Proximate composition of different body parts of Thai-Pangas (Pangasianodon hypophthalmus) in wet weight basis
Figure 3:
Proximate composition of different body parts of Thai-Pangas (Pangasianodon hypophthalmus) in wet weight basis

Fillet yield: To estimate the amount of fillet yield from Thai-Pangas, 30 fish were dissected to 5 (five) different constituent parts (Figure 4). It was found that 1.25 kg Thai-Pangas could yield 630.0±3.0 g muscle (50.4±2.1%), 100±0.2 g viscera (8.0±0.2%), 100±0.5 g skin (8.0±1.3%), and 400±0.8 g carcass (32.0±3.2%). These values are slightly higher than those reported by Sang et al. (2009) where they reported that fillet yield was 35.6%. There are numerous factors that may affect fillet yield such as fish size, feed ration (Einen et al. 1998), diet composition (Rasmussen 2001), genetic line (Smith et al. 1988), or sexual maturation (Paaver et al. 2004). Although the amount of yield from Thai-Pangas could vary according to fish size, sex, feeding condition, the data obtained in the present study could be useful to estimate edible parts and by-products to be obtained in a processing industry. Differences between individual fish were generally greatest in skin and viscera. Hand skinning could account for the variations in the skin. Visceral differences, on the other hand, were mainly due to gonad size and the quantity of the food ingested by the fish itself.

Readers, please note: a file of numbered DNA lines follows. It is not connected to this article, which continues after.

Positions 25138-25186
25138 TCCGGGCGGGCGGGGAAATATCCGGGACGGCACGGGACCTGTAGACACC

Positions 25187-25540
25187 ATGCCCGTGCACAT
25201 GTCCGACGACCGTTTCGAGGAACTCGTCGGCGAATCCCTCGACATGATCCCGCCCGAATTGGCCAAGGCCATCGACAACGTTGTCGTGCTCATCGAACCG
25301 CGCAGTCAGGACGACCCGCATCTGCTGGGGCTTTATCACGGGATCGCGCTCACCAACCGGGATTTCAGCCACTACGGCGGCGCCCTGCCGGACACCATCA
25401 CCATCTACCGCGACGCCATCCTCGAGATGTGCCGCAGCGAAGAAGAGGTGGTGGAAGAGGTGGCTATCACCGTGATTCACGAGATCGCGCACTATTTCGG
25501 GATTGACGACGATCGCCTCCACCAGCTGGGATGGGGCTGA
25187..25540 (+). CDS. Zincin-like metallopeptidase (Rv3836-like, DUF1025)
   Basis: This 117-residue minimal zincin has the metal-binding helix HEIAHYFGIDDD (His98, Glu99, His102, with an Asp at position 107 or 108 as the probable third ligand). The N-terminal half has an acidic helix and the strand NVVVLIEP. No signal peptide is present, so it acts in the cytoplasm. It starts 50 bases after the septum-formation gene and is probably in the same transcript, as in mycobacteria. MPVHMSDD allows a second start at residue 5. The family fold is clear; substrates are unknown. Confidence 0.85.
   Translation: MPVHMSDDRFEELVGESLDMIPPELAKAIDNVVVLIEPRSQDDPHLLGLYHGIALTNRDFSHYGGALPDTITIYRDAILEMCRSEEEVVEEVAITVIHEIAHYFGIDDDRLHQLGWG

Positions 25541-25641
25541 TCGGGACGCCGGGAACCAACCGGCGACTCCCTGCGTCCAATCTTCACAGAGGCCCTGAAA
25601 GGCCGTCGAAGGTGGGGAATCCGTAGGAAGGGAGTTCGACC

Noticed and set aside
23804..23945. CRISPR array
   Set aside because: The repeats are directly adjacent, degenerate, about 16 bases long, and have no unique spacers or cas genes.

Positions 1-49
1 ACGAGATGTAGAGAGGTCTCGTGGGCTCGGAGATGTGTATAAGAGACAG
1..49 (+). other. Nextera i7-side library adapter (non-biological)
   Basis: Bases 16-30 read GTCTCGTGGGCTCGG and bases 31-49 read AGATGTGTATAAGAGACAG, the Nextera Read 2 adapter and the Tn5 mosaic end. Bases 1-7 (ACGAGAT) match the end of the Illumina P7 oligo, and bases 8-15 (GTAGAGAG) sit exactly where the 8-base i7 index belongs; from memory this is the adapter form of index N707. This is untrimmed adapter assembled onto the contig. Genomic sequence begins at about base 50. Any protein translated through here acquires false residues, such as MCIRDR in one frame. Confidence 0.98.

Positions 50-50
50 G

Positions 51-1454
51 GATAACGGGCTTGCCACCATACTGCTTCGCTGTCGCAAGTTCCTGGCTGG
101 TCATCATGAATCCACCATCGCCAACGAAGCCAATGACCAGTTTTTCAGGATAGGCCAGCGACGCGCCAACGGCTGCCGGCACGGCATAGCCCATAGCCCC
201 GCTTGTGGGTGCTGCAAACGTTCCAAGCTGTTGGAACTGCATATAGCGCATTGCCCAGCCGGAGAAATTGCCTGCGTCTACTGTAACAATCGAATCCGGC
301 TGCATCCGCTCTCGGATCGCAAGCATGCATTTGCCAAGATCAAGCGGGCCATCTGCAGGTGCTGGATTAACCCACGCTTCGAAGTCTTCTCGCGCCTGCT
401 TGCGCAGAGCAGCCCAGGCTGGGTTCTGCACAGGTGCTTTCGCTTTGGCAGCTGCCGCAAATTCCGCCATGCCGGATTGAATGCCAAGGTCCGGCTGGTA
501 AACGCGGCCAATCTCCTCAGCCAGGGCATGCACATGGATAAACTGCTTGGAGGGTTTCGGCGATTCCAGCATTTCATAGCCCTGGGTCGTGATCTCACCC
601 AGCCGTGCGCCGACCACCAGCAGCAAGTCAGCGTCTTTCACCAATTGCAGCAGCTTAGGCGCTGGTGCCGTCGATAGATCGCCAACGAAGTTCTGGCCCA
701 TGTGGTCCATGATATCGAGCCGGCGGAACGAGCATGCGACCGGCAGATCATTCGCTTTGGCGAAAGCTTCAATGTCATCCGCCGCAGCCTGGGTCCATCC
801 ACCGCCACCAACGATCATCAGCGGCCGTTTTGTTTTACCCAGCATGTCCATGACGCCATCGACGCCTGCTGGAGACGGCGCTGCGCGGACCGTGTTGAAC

Fillet yield and waste of striped catfish (Pangasianodon hypophthalmus) (N=30)